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Atrophic glossitis, also known as bald tongue,[2] smooth tongue, Hunter glossitis, Moeller

glossitis, or Mller-Hunter glossitis,[5] is a condition characterized by a smooth glossy tongue


that is often tender/painful,[6] caused by complete atrophy of the lingual papillae
(depapillation).[2] The dorsal tongue surface may be affected totally, or in patches, and may be
associated with a burning sensation, pain and/or erythema.[7] Atrophic glossitis is a non-
specific finding,[7] and has a great many causes, usually related to various nutritional
deficiencies or other factors such as xerostomia (dry mouth) or anemia. Although the terms
Mller and Hunter glossitis were originally used to refer to specifically the glossitis that
occurs in vitamin B12 deficiency secondary to pernicious anemia, they are now used as
synonyms for atrophic glossitis generally.[5] In this article, the term glossitis, unless otherwise
specified, refers to atrophic glossitis.

Candidiasis may be a concurrent finding or an alternative cause of erythema, burning, and


atrophy.

Atrophic glossitis is a condition in which the tongue gets inflamed. The color of swollen
tongue is changed. In atrophic glossitis, the tongue appears smooth and bald. Tiny finger like
structures present on the surface of the tongue called Pappilae are completely lost.

A person who is suffering from atrophic glossitis finds very difficult to eat food, especially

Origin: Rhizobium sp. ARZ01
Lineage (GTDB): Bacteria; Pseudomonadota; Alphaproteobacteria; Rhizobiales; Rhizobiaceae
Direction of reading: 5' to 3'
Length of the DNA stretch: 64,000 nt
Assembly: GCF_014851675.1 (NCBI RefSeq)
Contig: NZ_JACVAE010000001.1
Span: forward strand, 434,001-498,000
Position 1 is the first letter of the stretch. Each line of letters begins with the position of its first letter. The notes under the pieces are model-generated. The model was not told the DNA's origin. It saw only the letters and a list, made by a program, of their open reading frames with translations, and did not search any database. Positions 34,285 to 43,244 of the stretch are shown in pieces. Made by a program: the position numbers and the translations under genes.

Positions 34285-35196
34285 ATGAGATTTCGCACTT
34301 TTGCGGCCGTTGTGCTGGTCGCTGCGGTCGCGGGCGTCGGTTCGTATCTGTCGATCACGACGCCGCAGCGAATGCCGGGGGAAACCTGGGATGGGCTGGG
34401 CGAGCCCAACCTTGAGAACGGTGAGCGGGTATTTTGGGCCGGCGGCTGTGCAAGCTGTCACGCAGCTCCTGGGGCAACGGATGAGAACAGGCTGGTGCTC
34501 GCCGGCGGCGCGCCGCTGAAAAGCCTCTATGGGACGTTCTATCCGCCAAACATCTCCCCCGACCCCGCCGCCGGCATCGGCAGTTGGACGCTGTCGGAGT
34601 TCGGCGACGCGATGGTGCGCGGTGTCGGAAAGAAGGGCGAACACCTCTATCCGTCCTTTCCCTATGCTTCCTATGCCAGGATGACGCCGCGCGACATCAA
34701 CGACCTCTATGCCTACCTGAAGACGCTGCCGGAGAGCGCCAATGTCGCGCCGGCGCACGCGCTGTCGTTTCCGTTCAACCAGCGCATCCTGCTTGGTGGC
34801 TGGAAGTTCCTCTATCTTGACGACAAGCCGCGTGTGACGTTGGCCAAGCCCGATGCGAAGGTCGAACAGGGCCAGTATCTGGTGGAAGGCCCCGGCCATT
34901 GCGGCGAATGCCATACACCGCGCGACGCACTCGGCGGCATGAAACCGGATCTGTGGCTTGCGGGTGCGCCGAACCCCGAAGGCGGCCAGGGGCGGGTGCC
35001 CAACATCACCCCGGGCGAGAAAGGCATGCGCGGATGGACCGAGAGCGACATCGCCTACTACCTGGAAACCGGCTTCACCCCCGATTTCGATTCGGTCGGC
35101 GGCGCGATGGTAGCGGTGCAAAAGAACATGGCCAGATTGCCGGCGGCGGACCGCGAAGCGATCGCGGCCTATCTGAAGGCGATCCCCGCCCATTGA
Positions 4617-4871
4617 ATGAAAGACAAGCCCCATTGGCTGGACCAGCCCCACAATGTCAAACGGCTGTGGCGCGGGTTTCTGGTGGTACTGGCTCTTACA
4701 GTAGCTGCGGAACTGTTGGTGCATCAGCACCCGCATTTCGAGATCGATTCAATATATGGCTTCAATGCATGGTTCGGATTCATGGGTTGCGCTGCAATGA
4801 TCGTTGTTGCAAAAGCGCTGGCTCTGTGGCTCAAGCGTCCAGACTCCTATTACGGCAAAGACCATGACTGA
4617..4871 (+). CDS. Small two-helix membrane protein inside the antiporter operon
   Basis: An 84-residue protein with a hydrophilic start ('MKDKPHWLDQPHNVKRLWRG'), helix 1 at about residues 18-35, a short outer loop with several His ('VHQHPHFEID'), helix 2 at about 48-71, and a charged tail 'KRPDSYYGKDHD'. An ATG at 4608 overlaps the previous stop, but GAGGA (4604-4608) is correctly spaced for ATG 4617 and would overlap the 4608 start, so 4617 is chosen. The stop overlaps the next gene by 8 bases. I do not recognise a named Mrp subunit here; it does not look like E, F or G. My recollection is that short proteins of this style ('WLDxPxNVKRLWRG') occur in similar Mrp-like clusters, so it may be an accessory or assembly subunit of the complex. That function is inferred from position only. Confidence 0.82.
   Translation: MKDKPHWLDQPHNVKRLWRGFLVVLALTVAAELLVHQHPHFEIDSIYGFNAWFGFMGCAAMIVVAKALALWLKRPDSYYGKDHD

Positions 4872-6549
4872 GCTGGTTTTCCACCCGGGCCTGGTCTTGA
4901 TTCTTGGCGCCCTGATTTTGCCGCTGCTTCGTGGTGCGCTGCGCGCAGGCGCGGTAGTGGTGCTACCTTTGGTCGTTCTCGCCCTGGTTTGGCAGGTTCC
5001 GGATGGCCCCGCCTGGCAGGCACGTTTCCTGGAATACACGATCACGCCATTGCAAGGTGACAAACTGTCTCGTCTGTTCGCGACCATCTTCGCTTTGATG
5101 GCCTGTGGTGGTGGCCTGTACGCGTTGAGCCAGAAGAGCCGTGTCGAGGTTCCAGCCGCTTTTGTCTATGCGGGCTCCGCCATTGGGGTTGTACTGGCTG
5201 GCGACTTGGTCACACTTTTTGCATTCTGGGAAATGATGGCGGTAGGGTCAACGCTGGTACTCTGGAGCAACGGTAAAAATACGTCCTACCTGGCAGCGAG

spicy and pungent food, due to loss of taste buds. Atrophic glossitis can affect anyone; mostly
it is a condition of adults. Some of the reasons for its occurrence are vitamin deficiency, iron
deficiency, anemia etc.

What Causes Atrophic Glossitis?


There are several reasons responsible for atrophic tongue. They can be local or systemic
reasons. Certain deficiency is also responsible for tongue inflammation.

Deficiency diseases:

Vitamin B 12 deficiency.
Iron deficiency anemia.
Thiamine deficiency.
Riboflavin deficiency.
Pellagra.
Beriberi.

Local cause of tongue:

Eating very hot food.


Eating spicy and pungent food.
Smoking.
Tongue infection. Poor hygiene and less secretion of saliva in the mouth make an easy
environment for the bacteria to grow on tongue and in the mouth.
Alcoholism.
Allergy to food.
Allergy to toothpaste and mouthwashes.
Plastic in dentures and retainers.

Systemic diseases:

Psoriasis.
drug allergy.
Dehydration.
Lichen planus.
Pemphigus.
Chemotherapy.
Erythema Multiformae.

Atrophic Glossitis Symptoms

A person suffering from atrophic glossitis can be easily detected from the appearance of his
tongue.

Atrophic Glossitis From Vitamin B12 Deficiency: A Case Misdiagnosed


as Burning Mouth Disorder
Julia S. Lehman,* Alison J. Bruce, and Roy S. RogersIII

Abstract
Journal of Periodontology
December 2006, Vol. 77, No. 12, Pages 2090-2092 , DOI 10.1902/jop.2006.060169
(doi:10.1902/jop.2006.060169)